In antimicrobial the benzoates, sodium benzoate, sorbates and nitrites are generally used. Antioxidants include the Sulfites, Vitamin E, Vitamin C and Butylated hydroxytoluene (BHT) and the c helating agent like the disodium ethylenediaminetetraacetic acid (EDTA), polyphosphates and citric acid.

14.3.1 Some common chemical preservatives

a) Nitrates and nitrites: Nitrates are converted to nitric acids which form stable red colour in meat. Nitrites have inhibitory action against Clostridium botulinum in meat products but forms carcinogenic nitrosamine. It is also used to preserve meats such as sausage, ham, bacon, beef, etc. The side effects are: allergy, asthma, nausea, vomiting and headaches and sodium nitrite can be converted to nitrous acid in the body and cause cancer

b) Sulfites (sulfur dioxide and metabisulfite): Sulfites form sulphurous acid which is active antimicrobial compound and can kill the microbial cell by reduction of sulphide linkage, formation of carbonyl compounds and inhibiting the respiratory mechanism. These are used to prevent fungal spoilage and browning of peeled fruits and vegetables.The commonly used level of sulphites is 0.005 -0.2% . The side effects are allergy , asthma, nausea, vomiting, joint pain, palpitation, and headaches.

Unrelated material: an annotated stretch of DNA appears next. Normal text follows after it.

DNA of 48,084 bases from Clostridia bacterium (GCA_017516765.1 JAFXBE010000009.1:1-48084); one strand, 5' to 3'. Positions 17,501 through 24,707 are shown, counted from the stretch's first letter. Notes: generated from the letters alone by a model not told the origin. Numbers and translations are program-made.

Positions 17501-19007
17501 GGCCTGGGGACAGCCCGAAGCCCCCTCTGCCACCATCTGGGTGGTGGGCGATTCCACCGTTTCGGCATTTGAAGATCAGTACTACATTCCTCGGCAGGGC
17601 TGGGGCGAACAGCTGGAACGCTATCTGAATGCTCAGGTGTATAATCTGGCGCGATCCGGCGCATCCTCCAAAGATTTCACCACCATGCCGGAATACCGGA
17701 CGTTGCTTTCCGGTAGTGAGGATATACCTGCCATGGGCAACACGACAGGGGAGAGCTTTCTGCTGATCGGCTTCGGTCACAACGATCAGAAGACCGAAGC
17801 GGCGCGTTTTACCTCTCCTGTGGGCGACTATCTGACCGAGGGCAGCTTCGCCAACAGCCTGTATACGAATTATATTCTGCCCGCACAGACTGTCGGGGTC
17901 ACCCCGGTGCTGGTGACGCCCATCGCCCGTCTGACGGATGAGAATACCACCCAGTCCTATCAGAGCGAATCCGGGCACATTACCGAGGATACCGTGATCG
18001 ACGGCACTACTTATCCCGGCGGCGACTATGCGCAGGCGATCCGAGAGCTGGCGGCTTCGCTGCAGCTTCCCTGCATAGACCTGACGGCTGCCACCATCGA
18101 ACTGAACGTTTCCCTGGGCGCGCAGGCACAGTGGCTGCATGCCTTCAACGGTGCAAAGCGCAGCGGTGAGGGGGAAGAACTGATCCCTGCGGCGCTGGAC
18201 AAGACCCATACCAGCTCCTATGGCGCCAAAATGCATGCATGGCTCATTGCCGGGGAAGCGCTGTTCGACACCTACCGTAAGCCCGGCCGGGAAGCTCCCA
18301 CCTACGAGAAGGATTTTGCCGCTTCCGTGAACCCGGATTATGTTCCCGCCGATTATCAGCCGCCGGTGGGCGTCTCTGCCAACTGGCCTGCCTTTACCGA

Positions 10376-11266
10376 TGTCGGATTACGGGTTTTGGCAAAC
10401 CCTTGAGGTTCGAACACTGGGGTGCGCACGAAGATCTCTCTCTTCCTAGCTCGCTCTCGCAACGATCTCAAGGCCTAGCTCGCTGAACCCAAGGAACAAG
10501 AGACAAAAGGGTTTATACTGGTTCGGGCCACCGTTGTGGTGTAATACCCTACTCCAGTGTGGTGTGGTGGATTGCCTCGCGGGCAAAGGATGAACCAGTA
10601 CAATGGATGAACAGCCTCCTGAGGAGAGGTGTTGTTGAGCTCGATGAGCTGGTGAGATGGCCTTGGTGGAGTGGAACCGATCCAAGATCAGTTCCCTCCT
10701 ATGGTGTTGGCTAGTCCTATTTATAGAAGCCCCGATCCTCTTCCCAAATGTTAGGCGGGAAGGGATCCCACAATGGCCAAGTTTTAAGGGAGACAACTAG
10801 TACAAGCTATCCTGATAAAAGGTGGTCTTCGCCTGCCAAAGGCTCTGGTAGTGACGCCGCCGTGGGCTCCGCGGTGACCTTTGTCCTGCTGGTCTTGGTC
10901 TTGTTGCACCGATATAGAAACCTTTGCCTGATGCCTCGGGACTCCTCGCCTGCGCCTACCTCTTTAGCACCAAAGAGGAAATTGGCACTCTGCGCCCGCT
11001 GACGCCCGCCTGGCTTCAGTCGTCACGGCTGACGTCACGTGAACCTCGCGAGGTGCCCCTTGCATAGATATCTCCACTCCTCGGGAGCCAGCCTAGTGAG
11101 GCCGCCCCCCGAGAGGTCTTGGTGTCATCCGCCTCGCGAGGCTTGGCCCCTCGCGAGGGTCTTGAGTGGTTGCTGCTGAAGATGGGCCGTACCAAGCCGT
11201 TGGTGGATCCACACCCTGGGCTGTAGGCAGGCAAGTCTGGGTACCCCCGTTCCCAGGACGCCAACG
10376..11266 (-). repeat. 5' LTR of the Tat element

c) Sodium benzoate or benzoic acid: They are more effective against yeast and molds and are used at a concentration of upto 0.2%. The action of benzoates against microorganisms are by inhibiting enzymes necessary for oxidative phosphorylation, inhibiting membrane protein function and also by destroying membrane potential. They are added to carbonated drinks, margarine, flour, pickles, fruit purees, and fruit juices. The side effects are severe allergic reaction and cancer.